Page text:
Patients who used Medtronic insulin pumps to treat their diabetes went to the hospital 27 percent fewer times over the course of a year compared to diabetics who used multiple daily injections to manage their blood-sugar levels, an analysis of UnitedHealthcare insurance members has found.
The analysis, funded and run by the two Minnesota companies, helps to show that investments in Medtronic's user-run insulin pumps can create "value" by improving patient health and preventing costly hospital admissions down the line.
"This was a first-year analysis. We are excited about what the results show," said Suzanne Winter, vice president of the Americas region for Medtronic's diabetes unit. "We will continue to look at years two through four" of the retrospective study of de-identified patient records.
The project brings together the nation's largest insurer, UnitedHealthcare, based in Minnetonka, and the nation's largest medical device company, Medtronic, which is based in Ireland and run from offices in Fridley. Both companies have been vocal about the need to create "value-based" agreements in health care, in which payments can vary based on whether the intervention works and the patient stays healthy.
The companies said early results from the Medtronic insulin pump study are encouraging, but more data is needed. A spokeswoman for UnitedHealthcare said Tuesday that it can take up to five years to develop comprehensive data on how value-based deals improve quality of care, lower costs and drive down the number of hospitalizations.
UnitedHealthcare was criticized by some in the diabetes community in 2016 after the insurer announced changes in two of its insurance plans intended to steer adult diabetics who use an insulin pump to Medtronic devices, including devices that were included in the study results unveiled Tuesday.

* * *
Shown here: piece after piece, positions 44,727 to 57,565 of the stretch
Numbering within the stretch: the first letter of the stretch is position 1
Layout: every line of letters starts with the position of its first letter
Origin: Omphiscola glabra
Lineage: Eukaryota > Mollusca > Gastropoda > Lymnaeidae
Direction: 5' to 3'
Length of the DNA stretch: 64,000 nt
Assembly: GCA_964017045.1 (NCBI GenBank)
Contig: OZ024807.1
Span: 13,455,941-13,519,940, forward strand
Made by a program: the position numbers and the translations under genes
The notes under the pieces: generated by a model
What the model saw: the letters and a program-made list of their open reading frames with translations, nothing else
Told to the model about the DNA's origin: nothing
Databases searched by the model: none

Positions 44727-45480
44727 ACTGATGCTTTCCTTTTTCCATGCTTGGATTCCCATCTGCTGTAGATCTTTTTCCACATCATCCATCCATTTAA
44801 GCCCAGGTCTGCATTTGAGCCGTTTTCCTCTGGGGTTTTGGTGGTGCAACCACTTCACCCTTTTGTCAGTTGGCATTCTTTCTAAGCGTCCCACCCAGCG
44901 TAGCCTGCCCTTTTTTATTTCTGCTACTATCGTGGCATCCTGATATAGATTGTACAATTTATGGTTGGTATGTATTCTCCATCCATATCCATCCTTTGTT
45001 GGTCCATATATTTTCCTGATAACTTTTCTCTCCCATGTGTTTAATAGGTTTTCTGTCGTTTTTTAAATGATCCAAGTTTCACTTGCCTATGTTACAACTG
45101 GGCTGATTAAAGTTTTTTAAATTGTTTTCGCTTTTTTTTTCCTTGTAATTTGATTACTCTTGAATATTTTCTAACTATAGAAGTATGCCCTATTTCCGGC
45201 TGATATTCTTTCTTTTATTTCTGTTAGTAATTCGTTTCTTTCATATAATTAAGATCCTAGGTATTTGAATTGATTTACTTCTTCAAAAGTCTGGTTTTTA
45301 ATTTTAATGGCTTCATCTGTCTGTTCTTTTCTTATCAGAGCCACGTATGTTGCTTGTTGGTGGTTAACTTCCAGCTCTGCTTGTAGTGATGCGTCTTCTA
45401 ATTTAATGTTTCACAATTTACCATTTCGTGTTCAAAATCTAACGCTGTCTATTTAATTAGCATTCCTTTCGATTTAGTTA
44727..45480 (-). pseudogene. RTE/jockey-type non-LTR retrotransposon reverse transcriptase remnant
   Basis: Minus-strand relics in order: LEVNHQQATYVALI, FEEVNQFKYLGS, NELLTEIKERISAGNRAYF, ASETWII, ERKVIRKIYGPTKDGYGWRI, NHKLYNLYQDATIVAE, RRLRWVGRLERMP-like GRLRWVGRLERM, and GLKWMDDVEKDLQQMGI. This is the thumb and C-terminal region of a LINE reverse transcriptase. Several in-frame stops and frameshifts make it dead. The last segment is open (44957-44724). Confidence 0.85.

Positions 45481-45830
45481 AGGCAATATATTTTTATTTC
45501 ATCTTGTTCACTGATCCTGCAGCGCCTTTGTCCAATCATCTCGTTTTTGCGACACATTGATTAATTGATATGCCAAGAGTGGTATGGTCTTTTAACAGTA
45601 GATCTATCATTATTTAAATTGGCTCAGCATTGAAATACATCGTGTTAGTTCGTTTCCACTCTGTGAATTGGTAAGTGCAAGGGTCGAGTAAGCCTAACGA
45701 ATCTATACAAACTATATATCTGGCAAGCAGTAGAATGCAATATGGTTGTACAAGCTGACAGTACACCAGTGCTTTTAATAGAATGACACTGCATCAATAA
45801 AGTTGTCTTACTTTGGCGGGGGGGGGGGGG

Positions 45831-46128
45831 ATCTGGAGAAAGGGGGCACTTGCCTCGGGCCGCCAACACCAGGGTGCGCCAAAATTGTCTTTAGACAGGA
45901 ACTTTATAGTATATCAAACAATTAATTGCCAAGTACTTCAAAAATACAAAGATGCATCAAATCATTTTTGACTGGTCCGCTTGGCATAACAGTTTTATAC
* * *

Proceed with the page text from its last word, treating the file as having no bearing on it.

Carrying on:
The insurer has said most of its adult patients with pumps were already using Medtronic devices. Some patients and doctors contended that UnitedHealthcare was limiting patient choice by forcing members of the affected plans to go through a special process to get coverage for a pump from any other company.
Medtronic has since opened discussions with other insurance companies about value-based arrangements with its insulin pumps, though they won't necessarily involve an insurer steering patients toward Medtronic pumps.
The first-year data from the UnitedHealthcare study showed lowered costs among the Medtronic pump users, but the companies declined to say Tuesday whether the decrease from reduced hospitalizations and other factors made up for the $5,000 or so upfront cost of insulin pumps, plus the related supplies.
UnitedHealthcare declined to reveal the average per-person costs for each group. Medtronic officials said a "white paper" with more results is likely to be published in the future.
"The first-year results are encouraging, and we will monitor patients using Medtronic pump therapies to ensure we continue to see improved quality of care, fewer hospitalizations, and lower costs," incoming UnitedHealthcare Chief Medical Officer Dr. Peter Pronovost, said in the news release.
The study examined the records of 6,000 people covered by UnitedHealthcare plans who used a Medtronic insulin pump from July 2016 to June 2017, and compared them to a similarly sized cohort of patients who used multiple daily injections of insulin.
Virtually all of the patients in the analysis had Type 1 diabetes, the form of the disease in which patients' bodies don't produce the insulin they need because of an autoimmune disorder. Having blood sugar that is either too high or too low can trigger acute health problems and can lead to hospitalizations for conditions like hypoglycemia and diabetic ketoacidosis.
The analysis examined "preventable" hospitalizations among patients using a variety of Medtronic's older insulin devices, including the MiniMed 630G insulin pump, and compared those results to UnitedHealthcare members who used multiple manual daily injections of insulin. UnitedHealthcare stressed that in addition to the pumps, patients also received comprehensive support services from Medtronic.
Financial details of the agreement between Medtronic and UnitedHealthcare have not been disclosed.
Overall, UnitedHealthcare said it has $65 billion in total payments to physicians and hospitals tied to value-based arrangements, and that figure is expected to grow to $75 billion by 2020.
The one-year results largely omitted the experience of patients using Medtronic's 670G insulin pump, which automates delivery of a base-dosage of insulin using real-time readings from a continuous glucose sensor paired to the system. The 670G was released at the end of the measurement period, and is now a part of the preferred-provider arrangement with UnitedHealthcare.
Based on clinical-trial results from users of the 670G, Medtronic anticipates that future analysis of its pump users covered by UnitedHealthcare will show further improvements in outcomes.